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Author Topic: The New Roman Missal for the Novus Ordo Missae  (Read 1970 times)


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The New Roman Missal for the Novus Ordo Missae
« on: August 12, 2012, 07:46:38 AM »

Source:  http://thecatholicfaithful.blogspot.ca/2011/03/new-roman-missal-for-novus-ordo-missae.html

There are many significant changes to the text of the Roman Missale for the Novus Ordo Missae.   They look pretty good, or I should say, they looked pretty good.  Many of the changes were changed again, and a few of these changes to the changes seem to have been done by the people who helped promote the Novus Ordo in the first place.

The following are a few of the points that were made by Monsignor Charles Pope's Article on the Diocese of Washington's Blog:

1. Misereatur – The “absolution” formula that the priest says after the Confiteor or the Kyrie Litany  in the latest version reads: May almighty God have mercy on us, forgive us our sins and bring us to everlasting life. But the first draft read: May almighty God have mercy on us and lead us, with our sins forgiven, to eternal life. I preferred the first draft for two reasons. First it better translates the Latin: misereatur nobis omnipotens Deus et, dimissis peccatis nostris, perducat nos ad vitam aeternum (may almighty God have mercy on us and having forgiven our sins, lead us to life eternal). Secondly the first draft better distinguished the absolution formula said at Mass from the absolution in Confession.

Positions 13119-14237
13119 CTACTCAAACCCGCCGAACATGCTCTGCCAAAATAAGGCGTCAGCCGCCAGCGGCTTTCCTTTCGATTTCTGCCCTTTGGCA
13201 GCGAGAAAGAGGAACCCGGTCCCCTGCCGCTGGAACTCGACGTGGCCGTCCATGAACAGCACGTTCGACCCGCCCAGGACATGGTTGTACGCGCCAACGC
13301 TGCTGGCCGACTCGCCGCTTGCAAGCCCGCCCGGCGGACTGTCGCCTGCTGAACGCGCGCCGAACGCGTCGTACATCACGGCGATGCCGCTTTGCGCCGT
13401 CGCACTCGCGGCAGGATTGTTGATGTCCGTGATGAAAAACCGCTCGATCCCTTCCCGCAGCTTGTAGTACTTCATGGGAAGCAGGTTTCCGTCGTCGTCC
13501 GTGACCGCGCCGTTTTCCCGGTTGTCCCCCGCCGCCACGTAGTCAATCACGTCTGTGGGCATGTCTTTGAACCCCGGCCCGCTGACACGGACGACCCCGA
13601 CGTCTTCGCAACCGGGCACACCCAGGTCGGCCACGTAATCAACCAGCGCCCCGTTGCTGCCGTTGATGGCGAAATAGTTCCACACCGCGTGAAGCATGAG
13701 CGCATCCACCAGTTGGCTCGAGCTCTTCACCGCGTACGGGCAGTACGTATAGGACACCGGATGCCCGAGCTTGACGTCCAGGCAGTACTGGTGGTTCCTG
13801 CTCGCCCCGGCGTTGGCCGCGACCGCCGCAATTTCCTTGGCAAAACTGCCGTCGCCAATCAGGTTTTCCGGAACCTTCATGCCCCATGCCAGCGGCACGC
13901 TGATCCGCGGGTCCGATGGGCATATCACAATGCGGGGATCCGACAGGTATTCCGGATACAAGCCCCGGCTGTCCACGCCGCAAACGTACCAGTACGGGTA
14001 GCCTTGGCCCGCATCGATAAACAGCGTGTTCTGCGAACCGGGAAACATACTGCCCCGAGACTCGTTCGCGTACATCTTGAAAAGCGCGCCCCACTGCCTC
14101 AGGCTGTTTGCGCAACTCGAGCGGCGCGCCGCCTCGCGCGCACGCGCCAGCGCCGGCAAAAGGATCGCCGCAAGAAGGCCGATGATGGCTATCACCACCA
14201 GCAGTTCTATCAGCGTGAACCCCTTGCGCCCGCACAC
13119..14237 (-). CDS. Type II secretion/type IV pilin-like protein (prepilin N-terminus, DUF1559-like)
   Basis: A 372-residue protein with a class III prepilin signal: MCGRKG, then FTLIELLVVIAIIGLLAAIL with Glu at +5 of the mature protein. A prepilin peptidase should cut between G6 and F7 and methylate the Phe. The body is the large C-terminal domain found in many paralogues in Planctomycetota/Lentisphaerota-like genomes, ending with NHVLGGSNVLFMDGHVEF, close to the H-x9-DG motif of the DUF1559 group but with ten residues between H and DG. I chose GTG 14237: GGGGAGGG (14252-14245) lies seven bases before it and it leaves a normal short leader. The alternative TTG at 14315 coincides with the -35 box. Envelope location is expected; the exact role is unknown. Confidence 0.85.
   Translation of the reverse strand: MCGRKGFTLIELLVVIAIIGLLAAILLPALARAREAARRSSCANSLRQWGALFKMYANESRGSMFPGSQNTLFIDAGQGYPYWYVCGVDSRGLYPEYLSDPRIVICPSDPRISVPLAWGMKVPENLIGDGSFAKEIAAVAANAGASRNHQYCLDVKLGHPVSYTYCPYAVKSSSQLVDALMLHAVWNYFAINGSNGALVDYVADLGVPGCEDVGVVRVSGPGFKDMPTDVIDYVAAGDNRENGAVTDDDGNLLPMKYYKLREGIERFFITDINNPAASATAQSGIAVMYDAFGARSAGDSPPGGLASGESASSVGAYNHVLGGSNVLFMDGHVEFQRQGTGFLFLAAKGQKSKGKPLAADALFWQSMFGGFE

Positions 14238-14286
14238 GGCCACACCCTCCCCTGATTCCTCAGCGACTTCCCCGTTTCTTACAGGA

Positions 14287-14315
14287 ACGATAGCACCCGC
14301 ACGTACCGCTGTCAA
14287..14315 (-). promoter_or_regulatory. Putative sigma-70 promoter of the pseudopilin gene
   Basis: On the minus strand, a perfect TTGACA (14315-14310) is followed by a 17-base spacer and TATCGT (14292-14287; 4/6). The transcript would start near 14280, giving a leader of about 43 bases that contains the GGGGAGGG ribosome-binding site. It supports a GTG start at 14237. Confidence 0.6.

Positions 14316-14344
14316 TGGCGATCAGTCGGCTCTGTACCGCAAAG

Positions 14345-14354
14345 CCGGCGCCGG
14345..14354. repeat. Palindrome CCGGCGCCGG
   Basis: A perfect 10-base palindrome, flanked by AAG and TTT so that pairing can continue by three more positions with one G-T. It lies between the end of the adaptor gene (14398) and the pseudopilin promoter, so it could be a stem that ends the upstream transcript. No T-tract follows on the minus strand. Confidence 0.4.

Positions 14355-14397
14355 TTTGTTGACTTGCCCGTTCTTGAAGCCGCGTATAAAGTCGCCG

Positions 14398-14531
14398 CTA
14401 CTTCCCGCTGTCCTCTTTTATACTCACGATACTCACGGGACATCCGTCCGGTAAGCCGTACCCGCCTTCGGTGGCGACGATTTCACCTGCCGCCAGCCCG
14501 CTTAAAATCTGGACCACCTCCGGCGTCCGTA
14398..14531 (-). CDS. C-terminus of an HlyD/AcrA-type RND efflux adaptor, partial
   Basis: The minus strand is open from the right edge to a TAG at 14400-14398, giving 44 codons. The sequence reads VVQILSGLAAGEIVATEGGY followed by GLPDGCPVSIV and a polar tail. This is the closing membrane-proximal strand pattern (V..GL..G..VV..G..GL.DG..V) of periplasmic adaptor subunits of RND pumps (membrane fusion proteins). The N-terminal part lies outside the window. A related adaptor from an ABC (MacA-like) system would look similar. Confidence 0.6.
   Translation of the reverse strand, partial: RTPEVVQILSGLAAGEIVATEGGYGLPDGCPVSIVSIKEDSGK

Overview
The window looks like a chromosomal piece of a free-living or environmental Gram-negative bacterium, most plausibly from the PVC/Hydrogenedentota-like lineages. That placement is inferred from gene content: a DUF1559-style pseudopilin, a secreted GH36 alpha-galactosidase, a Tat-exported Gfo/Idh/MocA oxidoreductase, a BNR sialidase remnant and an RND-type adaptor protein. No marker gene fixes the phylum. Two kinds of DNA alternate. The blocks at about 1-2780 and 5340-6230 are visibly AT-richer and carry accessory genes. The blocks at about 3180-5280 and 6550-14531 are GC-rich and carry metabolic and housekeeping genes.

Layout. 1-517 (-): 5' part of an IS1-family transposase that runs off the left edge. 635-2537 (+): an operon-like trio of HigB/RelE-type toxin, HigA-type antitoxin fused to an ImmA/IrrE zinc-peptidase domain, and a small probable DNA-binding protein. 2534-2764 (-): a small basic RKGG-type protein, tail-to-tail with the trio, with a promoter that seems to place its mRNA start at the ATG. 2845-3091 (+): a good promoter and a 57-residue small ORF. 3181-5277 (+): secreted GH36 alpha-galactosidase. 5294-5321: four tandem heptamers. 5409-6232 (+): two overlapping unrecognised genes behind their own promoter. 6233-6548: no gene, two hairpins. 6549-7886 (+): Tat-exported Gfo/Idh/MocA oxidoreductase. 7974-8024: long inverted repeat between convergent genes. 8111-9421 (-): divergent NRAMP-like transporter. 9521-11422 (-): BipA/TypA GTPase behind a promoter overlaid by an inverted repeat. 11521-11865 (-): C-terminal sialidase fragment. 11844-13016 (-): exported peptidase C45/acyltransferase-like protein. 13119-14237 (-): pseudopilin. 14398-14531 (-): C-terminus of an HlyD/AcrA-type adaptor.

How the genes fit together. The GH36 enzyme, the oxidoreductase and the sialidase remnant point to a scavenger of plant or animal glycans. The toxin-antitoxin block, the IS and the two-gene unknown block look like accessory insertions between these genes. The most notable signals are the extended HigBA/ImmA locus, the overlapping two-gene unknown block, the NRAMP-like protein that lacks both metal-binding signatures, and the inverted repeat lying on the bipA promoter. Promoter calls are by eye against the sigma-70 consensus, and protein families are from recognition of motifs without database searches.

2. Introduction to the Penitential Rite – There is also a slight difference in the introduction to the Penitential Rite but it is very slight: “that we may” becomes “and so”

3. St. Joseph – In the Roman Canon there has been a change in reference to St. Joseph. The First Draft referenced him as and blessed Joseph, Spouse of the same Virgin whereas the latest version simply says, and blessed Joseph her spouse. This too is disappointing since the Latin clearly says, sed et beati Joseph ejusdemVirginis sponsi (the spouse of the same Virgin). It is said that Pope John XXIII insisted on this wording to indicate that she remained a Virgin though married to Joseph.

4. In primis quae tibi – There is another minor change in the Te Igitur. The first draft said, which we offer you first of all whereas the final draft says which we offer you firstly.